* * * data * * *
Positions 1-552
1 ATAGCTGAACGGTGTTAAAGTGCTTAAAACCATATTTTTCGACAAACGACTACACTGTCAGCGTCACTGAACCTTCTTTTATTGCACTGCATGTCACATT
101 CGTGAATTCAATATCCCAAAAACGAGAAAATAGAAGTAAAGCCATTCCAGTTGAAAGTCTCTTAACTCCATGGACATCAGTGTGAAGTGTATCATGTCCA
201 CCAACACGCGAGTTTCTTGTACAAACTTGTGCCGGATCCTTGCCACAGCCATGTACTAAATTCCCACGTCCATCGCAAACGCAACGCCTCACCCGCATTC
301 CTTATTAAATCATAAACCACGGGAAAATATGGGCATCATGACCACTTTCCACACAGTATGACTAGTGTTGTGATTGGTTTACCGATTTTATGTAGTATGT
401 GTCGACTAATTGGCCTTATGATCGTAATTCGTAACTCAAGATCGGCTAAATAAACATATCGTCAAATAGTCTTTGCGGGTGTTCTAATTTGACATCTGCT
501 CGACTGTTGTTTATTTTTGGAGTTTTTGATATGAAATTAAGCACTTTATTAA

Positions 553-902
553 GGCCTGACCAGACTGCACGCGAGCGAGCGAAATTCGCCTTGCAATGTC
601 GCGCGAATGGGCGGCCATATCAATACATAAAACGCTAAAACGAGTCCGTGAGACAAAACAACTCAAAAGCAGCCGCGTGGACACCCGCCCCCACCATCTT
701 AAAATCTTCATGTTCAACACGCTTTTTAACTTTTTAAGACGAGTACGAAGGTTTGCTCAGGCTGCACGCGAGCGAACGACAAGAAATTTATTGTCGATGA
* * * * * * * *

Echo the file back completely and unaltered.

Positions 1-552
1 ATAGCTGAACGGTGTTAAAGTGCTTAAAACCATATTTTTCGACAAACGACTACACTGTCAGCGTCACTGAACCTTCTTTTATTGCACTGCATGTCACATT
101 CGTGAATTCAATATCCCAAAAACGAGAAAATAGAAGTAAAGCCATTCCAGTTGAAAGTCTCTTAACTCCATGGACATCAGTGTGAAGTGTATCATGTCCA
201 CCAACACGCGAGTTTCTTGTACAAACTTGTGCCGGATCCTTGCCACAGCCATGTACTAAATTCCCACGTCCATCGCAAACGCAACGCCTCACCCGCATTC
301 CTTATTAAATCATAAACCACGGGAAAATATGGGCATCATGACCACTTTCCACACAGTATGACTAGTGTTGTGATTGGTTTACCGATTTTATGTAGTATGT
401 GTCGACTAATTGGCCTTATGATCGTAATTCGTAACTCAAGATCGGCTAAATAAACATATCGTCAAATAGTCTTTGCGGGTGTTCTAATTTGACATCTGCT
501 CGACTGTTGTTTATTTTTGGAGTTTTTGATATGAAATTAAGCACTTTATTAA

Positions 553-902
553 GGCCTGACCAGACTGCACGCGAGCGAGCGAAATTCGCCTTGCAATGTC
601 GCGCGAATGGGCGGCCATATCAATACATAAAACGCTAAAACGAGTCCGTGAGACAAAACAACTCAAAAGCAGCCGCGTGGACACCCGCCCCCACCATCTT
701 AAAATCTTCATGTTCAACACGCTTTTTAACTTTTTAAGACGAGTACGAAGGTTTGCTCAGGCTGCACGCGAGCGAACGACAAGAAATTTATTGTCGATGA